A CSS selector specificity calculator.
npm install specimen
var specimen = require('specimen'); specimen('#home #warning p.message'); //=> [0, 2, 1, 1]
specimen('#home #warning p.message, .footer a[rel=me]:hover'); //=> [ [0,2,1,1], [0,0,3,1] ] specimen([ '#home #warning p.message', '.footer a[rel=me]:hover' ]); //=> [ [0,2,1,1], [0,0,3,1] ]
Calculates the specificity of one or more CSS selectors. The
argument is a string containing one or more selectors, or an array of selector
Returns an array representing the specificity, or
undefined if a non-string
For multiple selectors, whether passed as string or array, an array of
specificities is returned. Returns
undefined if all values in the array would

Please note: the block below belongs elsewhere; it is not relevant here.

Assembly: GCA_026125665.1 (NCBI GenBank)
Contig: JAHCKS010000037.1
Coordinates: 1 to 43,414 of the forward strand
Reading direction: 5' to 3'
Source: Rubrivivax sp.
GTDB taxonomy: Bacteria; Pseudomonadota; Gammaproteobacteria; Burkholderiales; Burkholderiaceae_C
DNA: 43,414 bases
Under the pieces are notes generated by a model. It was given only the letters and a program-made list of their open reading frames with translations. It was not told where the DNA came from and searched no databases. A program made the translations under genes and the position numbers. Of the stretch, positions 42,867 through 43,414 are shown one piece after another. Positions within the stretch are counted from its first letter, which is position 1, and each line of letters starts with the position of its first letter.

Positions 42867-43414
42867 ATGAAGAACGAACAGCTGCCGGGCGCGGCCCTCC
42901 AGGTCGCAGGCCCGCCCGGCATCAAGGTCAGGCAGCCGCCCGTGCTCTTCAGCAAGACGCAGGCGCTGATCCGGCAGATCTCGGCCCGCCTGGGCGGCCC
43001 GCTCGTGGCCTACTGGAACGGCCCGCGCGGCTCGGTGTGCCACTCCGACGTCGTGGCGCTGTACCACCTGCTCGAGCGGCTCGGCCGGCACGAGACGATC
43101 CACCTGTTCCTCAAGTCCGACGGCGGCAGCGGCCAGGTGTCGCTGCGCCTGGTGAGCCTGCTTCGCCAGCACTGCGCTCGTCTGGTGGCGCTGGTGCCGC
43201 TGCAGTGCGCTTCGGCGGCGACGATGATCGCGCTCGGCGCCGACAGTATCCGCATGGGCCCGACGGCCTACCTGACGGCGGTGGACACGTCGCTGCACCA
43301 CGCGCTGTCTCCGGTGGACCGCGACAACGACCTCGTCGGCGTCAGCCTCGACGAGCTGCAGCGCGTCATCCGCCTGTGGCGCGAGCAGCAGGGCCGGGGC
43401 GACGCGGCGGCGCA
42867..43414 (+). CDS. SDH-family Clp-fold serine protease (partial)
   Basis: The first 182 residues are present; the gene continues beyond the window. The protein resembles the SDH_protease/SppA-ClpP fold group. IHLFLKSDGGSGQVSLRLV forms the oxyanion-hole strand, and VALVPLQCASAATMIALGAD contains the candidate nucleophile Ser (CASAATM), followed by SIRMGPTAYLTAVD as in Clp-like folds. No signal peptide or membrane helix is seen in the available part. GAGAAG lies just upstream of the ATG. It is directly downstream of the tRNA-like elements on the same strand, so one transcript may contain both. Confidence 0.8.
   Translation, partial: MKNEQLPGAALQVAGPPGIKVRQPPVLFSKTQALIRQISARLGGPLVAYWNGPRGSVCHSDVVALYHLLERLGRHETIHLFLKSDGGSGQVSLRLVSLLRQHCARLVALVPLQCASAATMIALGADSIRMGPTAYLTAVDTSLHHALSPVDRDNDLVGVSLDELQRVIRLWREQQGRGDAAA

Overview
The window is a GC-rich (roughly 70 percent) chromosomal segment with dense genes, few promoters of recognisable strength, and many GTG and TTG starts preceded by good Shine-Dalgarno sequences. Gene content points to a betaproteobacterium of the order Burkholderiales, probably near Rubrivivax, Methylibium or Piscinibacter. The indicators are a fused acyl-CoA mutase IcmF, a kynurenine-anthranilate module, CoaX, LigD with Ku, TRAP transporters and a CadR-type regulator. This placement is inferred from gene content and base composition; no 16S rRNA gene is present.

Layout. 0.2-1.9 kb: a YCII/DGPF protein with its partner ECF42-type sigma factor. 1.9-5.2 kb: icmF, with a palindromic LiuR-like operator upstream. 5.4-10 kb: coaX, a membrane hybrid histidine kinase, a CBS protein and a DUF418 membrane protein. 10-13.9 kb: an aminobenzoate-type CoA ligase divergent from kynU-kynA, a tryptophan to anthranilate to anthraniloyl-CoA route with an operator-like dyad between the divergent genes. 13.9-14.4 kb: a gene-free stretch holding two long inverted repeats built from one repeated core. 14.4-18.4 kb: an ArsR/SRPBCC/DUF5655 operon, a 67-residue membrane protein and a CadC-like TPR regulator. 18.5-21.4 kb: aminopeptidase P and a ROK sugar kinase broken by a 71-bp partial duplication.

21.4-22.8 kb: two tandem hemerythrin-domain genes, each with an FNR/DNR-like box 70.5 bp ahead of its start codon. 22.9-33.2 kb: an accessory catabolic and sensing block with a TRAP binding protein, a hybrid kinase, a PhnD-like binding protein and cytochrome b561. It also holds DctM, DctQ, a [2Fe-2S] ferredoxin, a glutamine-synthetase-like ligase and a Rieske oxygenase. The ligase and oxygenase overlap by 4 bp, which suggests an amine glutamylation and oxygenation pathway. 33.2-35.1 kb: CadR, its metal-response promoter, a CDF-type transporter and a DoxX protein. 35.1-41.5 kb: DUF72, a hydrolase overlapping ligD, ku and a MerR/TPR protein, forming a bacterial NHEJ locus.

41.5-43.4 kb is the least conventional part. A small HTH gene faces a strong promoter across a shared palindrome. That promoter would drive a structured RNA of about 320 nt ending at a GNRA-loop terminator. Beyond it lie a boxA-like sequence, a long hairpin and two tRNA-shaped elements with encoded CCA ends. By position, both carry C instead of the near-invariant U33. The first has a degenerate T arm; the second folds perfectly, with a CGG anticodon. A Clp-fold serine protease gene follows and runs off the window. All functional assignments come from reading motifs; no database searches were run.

Specificity is represented as a four element array where each element corresponds to a selector category.
The selector categories are, in order of most to least specific:
- i: inline styles
- a: IDs
- b: classes, attributes & psuedo-classes
- c: elements & pseudo-elements
how it works
A a selector is split up into chunks and sorted into selector categories. The
categories are tallied, and the result is specificity:
[i, a, b, c].
specimen('#home #warning p.message'); //=> [0, 2, 1, 1]
Specimen calculates selector specificity only; it cannot know the specificity
of inline styles. It also cannot account for the use of
Specimen will attempt to calculate the CSS selector specificty of any string.
A result of
[0, 0, 0, 0] means the string is probably not a CSS selector, or
contains only the universal selector
"*" which has no affect on specificity.
Specimen is based heavily on keeganstreet/specificity.
I needed a small specificity module for another project and Keegan Street's
specificity fit the bill perfectly. But I also needed a small project to help
curb my fear of programming. I decided I didn't need the additional information
specificity provides. I settled on a simpler API and
specimen was born.